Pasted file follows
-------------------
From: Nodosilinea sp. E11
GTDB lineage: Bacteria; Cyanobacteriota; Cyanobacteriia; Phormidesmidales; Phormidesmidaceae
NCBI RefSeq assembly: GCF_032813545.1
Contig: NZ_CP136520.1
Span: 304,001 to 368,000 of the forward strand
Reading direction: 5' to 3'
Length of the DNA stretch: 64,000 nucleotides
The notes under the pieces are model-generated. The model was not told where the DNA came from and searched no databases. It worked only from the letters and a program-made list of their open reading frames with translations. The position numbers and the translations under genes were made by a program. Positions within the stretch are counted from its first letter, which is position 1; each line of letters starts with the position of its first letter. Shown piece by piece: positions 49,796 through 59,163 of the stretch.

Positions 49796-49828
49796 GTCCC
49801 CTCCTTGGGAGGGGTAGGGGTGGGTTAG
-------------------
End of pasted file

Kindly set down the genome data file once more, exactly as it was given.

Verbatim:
From: Nodosilinea sp. E11
GTDB lineage: Bacteria; Cyanobacteriota; Cyanobacteriia; Phormidesmidales; Phormidesmidaceae
NCBI RefSeq assembly: GCF_032813545.1
Contig: NZ_CP136520.1
Span: 304,001 to 368,000 of the forward strand
Reading direction: 5' to 3'
Length of the DNA stretch: 64,000 nucleotides
The notes under the pieces are model-generated. The model was not told where the DNA came from and searched no databases. It worked only from the letters and a program-made list of their open reading frames with translations. The position numbers and the translations under genes were made by a program. Positions within the stretch are counted from its first letter, which is position 1; each line of letters starts with the position of its first letter. Shown piece by piece: positions 49,796 through 59,163 of the stretch.

Positions 49796-49828
49796 GTCCC
49801 CTCCTTGGGAGGGGTAGGGGTGGGTTAG